Oil price sentiments are still downbeat

Oil price sentiments are still downbeat

The oil market is languishing and the trend is downward judging by the movement of benchmark crude prices. The price of Opec’s basket of crude oils posted $53.79 a barrel on July 20, down from $64.96 on May 6.

Brent crude oil prices posted $56.67 a barrel, down from $69.63 during the same period.

The reasons are many. Most importantly, concerns about more than 2 million barrels a day (mbd) of oversupply is what really matters. Opec production is now 31.7 mbd according to IEA and 31.4 mbd according to Opec, which is well above the ceiling of 30 mbd decided by the organization.

Production in Saudi Arabia, Iraq and UAE rose last month.

Other factors weighing on oil prices are the Greek crisis and its possible impact on growth in the Eurozone. Even the EU bailout deal may not be met with a popular acceptance for its severe austerity measures.

The relative slowdown in China may not only impact oil demand but also the filling of China’s strategic petroleum reserves.

The strength in the exchange rate of the dollar is not helping as it makes oil more expensive to all consumers other than the US. Oil stocks are now very high and rising which keeps consumers in a comfortable position.

Yet the market is confused by the available forecasts. While IEA is saying ‘Global oil demand growth is forecast to slow to 1.2 mbd in 2016, from an average 1.4 mbd this year’, Opec’s ‘Oil Market Report’ has not only revised upward demand for this year by 0.1 mbd but says “In 2016, world oil demand growth is forecast to pick up, reaching 1.34mbd.”

They are, however, closer with respect to the 2016 call, with Opec’s at 30.3 mbd and 30.1 mbd, according to IEA and Opec projections. It is perhaps the first time in a long time that the forecast is at a higher level, which may be attributed to a slowdown in US production.

Despite the majority of analysts predicting a softer market, CNBC reported that some banks are predicting a rebound in oil prices.

“JP Morgan expects Brent prices to hit $65 a barrel in the third quarter, and $67 in the fourth quarter of this year,” it reported, driven by demand in the holiday period followed by the cold season.

“Barclays analysts expect Brent to trade around $61 a barrel in the third quarter and $66 in the last quarter of the year,” it added.

Not even the decline in Saudi crude exports in May moved the market upward as it turned out to be a false signal when considering the rise in the kingdom’s exports from new refineries and its rising level of direct crude burn in the summer.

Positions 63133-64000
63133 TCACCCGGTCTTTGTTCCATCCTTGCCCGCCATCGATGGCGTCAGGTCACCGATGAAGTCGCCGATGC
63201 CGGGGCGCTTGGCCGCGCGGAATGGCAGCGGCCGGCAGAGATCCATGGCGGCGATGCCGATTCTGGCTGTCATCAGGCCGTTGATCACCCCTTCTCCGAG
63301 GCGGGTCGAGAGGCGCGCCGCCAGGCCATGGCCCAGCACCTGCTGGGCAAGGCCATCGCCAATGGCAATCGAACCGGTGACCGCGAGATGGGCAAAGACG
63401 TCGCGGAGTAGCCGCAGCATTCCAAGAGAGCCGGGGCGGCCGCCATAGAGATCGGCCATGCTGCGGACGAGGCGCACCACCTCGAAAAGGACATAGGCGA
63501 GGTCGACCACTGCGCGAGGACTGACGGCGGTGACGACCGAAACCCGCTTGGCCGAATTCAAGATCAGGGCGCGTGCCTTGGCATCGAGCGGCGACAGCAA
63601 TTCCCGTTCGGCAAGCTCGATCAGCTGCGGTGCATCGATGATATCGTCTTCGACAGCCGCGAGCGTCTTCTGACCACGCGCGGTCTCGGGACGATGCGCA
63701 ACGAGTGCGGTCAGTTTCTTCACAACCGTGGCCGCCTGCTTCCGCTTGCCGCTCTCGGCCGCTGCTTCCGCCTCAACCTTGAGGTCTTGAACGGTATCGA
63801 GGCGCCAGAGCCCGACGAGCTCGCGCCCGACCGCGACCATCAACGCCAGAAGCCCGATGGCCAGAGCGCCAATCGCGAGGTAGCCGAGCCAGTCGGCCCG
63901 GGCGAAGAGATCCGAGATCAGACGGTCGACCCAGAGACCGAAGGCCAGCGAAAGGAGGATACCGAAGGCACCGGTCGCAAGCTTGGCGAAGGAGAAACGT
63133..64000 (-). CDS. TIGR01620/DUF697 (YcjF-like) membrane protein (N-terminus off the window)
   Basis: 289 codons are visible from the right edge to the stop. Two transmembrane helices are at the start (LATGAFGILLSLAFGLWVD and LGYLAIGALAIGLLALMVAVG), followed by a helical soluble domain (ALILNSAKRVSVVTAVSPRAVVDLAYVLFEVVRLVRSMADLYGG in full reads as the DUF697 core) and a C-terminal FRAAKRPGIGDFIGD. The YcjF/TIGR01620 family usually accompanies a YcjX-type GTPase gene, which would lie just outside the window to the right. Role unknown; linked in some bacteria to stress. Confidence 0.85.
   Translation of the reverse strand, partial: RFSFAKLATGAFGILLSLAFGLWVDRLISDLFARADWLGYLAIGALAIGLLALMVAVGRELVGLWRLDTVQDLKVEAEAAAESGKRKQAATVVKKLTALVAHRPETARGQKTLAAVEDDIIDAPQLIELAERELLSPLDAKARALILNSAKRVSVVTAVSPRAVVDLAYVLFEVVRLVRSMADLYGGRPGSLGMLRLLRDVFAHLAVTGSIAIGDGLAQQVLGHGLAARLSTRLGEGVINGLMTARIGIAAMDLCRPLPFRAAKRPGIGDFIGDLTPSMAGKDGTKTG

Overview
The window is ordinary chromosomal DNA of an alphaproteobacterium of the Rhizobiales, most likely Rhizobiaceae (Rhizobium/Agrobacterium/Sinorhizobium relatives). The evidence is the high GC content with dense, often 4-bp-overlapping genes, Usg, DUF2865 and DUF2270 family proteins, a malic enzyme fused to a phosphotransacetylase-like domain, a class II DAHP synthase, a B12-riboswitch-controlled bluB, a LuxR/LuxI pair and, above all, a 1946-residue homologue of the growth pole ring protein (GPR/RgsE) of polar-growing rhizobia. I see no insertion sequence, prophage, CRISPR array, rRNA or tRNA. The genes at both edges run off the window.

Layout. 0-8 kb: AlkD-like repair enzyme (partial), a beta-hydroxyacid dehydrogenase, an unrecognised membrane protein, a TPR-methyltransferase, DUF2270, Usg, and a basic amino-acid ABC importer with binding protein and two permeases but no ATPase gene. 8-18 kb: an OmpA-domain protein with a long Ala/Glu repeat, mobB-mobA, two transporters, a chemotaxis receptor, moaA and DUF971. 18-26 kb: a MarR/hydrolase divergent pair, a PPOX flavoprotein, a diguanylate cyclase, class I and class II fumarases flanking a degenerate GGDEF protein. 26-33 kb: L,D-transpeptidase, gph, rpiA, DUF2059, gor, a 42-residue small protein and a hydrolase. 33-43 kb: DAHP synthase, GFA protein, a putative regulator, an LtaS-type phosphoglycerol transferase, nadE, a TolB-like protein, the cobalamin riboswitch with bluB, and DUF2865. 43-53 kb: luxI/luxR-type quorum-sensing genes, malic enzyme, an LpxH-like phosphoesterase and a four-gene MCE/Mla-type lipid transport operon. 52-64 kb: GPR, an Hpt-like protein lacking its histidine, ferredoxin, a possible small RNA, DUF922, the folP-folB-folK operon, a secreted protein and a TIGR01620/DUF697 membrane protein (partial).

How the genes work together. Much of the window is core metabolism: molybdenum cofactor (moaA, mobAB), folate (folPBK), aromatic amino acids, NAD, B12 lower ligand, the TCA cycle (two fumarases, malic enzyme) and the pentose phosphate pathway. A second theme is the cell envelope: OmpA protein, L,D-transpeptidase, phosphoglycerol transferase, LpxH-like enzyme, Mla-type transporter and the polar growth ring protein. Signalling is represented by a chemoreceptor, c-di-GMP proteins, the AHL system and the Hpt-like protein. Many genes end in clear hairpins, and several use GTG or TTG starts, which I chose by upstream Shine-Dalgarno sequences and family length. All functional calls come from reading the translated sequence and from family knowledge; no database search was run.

I have left the impact of the deal between P5+1 and Iran to the end of what might impact prices. I have discussed this at length in a previous column and mentioned that the market remains aware of the risk, though currently remains unimpressed as there will not be a flood of Iranian oil hitting the market this year or even in the next.

If IAEA reports by December that Iran has implemented all the requirement of the agreement, then Iranian oil will start flowing and estimates range between 0.5-1.0 mbd by the end of 2016.

The deal has been given a boost with the unanimous vote in the UN Security Council to endorse it and making it binding after 90 days, which still gives a chance to dissenting powers in the US and Iran to try and undo the deal.

In the US, Republicans and some Democrats are bent on scuttling the deal and they are more upset by the UN vote which seems to circumvent their own. But even if they succeed in the long process, it is not clear where that will leave the US with respect to its European allies, Russia and China.

Will the US Congress accept the country’s isolation and open the door again for Iran to purse its nuclear activities?

In Iran, the Revolutionary Guards’ commander Mohammad Ali Jafari denounced the deal and said “We will never accept it” as reported by Tasnim News Agency.

But we have to wait and see if Iran’s National Security Council will approve the deal.

Russia and Opec Secretary-General Abdullah Al Badri will discuss oil markets and the Iran situation in Moscow on July 30.

Russian energy minister Alexander Novak said that “the prices will be determined by the production costs of shale oil”, which implies that Russia is far from discussing any production cut as agreed with Saudi Arabia earlier and much to the displeasure of Iran.

With all what is going on, it is right to say that the oil market is passing into interesting times.


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